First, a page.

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Anglican Primates discuss climate change

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Primates of the Anglican Church discussed the impacts and response to climate change at their recent Primates’ Meeting. Archbishops shared about the devastating impacts of hurricanes in the Caribbean, floods in Asia and Pacific islands disappearing under rising sea levels.

Here are some interesting quotes from the Archbishops.

The Archbishop of Southern Africa, Thabo Makgoba said, we need to  “make the linkage between social justice and climate justice.”  And “What I hope will come from this meeting is a commitment by each primate to pray for social justice issues but to look at those with the eyes of saying the climate, the environment, the earth where they are happening, ought to be cared for,”

Archbishop George Takeli, the Primate of Melanesia, said, “Our stories are making the world become a very small world - that we are part of each other." "..what I begin to sense from the Primates’ Meeting is that all of us are moving towards creating a strong network to work together…

Time to 'Get Serious'

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The General Synod of the Anglican church in Australia has called on its government to ‘get serious’ about climate change. The proposer of the motion, the Very Reverend Dr Peter Catt, Dean of St John’s Cathedral Brisbane, said the federal government should deepen its commitment to the Paris Agreement of 2015. The motion called for the following actions:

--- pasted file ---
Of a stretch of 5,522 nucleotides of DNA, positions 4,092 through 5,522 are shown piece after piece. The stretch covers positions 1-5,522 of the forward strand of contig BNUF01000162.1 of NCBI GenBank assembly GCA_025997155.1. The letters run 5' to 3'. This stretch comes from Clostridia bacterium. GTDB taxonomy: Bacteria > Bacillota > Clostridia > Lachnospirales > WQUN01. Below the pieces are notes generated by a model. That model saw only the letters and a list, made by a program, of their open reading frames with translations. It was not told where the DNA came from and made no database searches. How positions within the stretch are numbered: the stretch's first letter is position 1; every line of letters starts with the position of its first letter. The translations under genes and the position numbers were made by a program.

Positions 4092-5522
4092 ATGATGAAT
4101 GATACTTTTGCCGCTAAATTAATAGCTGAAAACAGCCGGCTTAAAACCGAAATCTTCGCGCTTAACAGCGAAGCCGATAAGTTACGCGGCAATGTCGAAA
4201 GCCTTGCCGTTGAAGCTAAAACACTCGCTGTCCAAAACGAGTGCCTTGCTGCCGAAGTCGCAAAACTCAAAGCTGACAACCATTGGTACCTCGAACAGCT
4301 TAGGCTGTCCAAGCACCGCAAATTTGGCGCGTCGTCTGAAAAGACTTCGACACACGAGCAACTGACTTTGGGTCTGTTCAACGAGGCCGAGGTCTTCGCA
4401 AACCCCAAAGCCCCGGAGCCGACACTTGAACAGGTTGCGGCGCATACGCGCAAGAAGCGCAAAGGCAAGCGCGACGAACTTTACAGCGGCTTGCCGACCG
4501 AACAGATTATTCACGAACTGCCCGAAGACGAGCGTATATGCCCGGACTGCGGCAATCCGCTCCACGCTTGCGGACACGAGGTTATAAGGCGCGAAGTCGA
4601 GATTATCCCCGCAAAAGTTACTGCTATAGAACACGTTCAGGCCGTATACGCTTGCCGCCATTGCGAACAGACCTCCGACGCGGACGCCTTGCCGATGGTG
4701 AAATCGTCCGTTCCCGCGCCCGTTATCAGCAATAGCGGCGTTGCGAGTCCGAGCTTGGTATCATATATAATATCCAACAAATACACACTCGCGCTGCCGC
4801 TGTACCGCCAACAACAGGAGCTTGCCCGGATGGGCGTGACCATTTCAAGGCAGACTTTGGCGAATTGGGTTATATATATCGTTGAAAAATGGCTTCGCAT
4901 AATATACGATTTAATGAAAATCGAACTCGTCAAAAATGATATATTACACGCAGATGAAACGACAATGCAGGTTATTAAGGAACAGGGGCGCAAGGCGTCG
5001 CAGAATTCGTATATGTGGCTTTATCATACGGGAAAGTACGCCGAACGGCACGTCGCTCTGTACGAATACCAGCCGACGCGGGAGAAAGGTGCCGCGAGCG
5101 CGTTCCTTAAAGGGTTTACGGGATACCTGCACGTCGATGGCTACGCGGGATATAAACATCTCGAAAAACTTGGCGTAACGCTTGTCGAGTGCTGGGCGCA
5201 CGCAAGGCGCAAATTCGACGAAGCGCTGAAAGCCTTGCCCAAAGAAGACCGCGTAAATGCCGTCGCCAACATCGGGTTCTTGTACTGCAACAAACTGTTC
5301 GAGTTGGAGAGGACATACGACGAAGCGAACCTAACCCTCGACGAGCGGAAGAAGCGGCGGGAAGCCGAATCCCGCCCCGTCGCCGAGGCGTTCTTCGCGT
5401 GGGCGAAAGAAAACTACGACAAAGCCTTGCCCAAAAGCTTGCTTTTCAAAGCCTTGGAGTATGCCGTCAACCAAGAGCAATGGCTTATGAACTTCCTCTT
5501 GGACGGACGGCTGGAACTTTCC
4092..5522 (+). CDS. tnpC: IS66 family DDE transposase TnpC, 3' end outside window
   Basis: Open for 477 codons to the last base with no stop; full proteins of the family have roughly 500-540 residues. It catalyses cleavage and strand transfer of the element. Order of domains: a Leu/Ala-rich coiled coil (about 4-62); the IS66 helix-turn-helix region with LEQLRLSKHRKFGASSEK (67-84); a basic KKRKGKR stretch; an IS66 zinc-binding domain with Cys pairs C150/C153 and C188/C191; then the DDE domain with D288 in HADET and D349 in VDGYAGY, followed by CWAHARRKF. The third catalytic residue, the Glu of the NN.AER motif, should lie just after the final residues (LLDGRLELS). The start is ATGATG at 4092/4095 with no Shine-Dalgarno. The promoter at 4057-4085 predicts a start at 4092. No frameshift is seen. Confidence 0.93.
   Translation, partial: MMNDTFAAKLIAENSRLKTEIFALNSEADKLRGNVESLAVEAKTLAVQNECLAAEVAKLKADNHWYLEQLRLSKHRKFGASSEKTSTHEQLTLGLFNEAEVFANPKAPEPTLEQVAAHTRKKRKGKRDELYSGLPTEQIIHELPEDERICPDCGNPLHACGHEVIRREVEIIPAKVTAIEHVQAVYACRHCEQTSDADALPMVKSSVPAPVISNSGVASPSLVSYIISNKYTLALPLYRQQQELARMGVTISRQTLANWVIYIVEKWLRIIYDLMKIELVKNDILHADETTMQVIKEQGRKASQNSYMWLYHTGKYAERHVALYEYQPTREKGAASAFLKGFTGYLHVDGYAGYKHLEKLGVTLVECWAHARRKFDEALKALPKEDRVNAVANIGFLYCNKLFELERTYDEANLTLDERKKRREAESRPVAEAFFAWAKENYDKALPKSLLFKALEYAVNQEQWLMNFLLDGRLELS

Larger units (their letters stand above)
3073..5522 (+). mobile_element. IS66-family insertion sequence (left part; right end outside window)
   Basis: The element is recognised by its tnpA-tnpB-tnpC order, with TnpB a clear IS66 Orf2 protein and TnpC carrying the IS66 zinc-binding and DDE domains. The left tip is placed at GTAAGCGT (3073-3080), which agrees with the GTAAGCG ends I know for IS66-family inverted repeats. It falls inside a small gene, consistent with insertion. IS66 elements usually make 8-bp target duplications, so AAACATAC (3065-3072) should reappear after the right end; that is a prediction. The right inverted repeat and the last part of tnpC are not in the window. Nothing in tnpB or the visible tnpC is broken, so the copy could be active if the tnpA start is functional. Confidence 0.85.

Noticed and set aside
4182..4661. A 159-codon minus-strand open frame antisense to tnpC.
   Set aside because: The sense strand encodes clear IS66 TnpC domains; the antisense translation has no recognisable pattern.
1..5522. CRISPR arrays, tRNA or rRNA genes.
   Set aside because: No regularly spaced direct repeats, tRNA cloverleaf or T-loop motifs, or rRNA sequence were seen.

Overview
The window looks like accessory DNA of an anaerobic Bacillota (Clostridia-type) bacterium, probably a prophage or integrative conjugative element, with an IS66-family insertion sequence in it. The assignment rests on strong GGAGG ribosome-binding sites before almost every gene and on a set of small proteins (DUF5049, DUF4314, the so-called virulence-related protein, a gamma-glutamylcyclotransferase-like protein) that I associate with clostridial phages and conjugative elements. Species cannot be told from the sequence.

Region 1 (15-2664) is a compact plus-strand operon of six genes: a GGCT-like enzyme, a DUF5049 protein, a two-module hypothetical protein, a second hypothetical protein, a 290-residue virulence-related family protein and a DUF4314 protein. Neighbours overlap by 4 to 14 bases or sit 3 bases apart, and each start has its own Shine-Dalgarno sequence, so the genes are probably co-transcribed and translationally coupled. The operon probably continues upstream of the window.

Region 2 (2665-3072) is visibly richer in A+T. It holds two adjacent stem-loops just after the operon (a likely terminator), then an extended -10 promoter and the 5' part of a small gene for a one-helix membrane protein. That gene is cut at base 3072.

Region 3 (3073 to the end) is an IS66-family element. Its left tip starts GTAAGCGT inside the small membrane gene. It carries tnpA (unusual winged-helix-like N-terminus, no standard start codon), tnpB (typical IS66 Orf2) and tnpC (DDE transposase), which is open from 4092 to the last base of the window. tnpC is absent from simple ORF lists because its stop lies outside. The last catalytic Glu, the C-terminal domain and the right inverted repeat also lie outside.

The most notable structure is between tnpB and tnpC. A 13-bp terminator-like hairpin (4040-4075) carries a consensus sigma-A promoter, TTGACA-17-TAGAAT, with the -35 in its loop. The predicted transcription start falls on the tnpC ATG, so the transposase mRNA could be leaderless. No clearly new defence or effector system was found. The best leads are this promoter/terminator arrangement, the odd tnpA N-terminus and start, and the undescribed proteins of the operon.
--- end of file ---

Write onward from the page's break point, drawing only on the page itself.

For the Federal Government to act with a deepened sense of urgency to develop policies and practices that would allow Australia to achieve the reductions in carbon pollution it committed to at the Paris Climate talks in 2015.For the Church to get its own house in order by actively seeking to reduce its carbon footprint and the footprint generated by its investment portfolios. For the Church to more fully take its place in the public square and to be a more active participant in the Climate Change debate. And for the church to bring to bear the rich resources it possesses such as its theology of the environment in the Climate Change d…

Church and tree-huggers, unite!

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I would like to draw your attention to a great article, 'Church and tree-huggers, unite!' in this week’s The Church Times, by Joe Ware of Christian Aid.

Joe explains that there have been harmful relations between environmentalists and the church in the past,
‘The perceived divide between a gang of godless tree-huggers, on the one side, and an institution that cares only about saving souls at the expense of ecological destruction, on the other, caused a damaging impasse in which both creation care and evangelism suffer.’  Thankfully this frostiness between church and the environment is now thawing,
‘Like the arrival of Aslan in Narnia’s perpetual winter … spring is coming.’  The result is huge potential for the Kingdom of God. Thousands of churches have responded, by reducing fossil fuel usage through greater energy efficiency and switching energy providers, by greening their investments and divesting from fossil fuels, and by teaching about creation care. As the late evangeli…

How do we respond to environmental problems? New Wine 2017

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New Wine Ireland Seminar 2017 Monday 10 July IT Sligo 2:45pm in Seminar 4

Some great books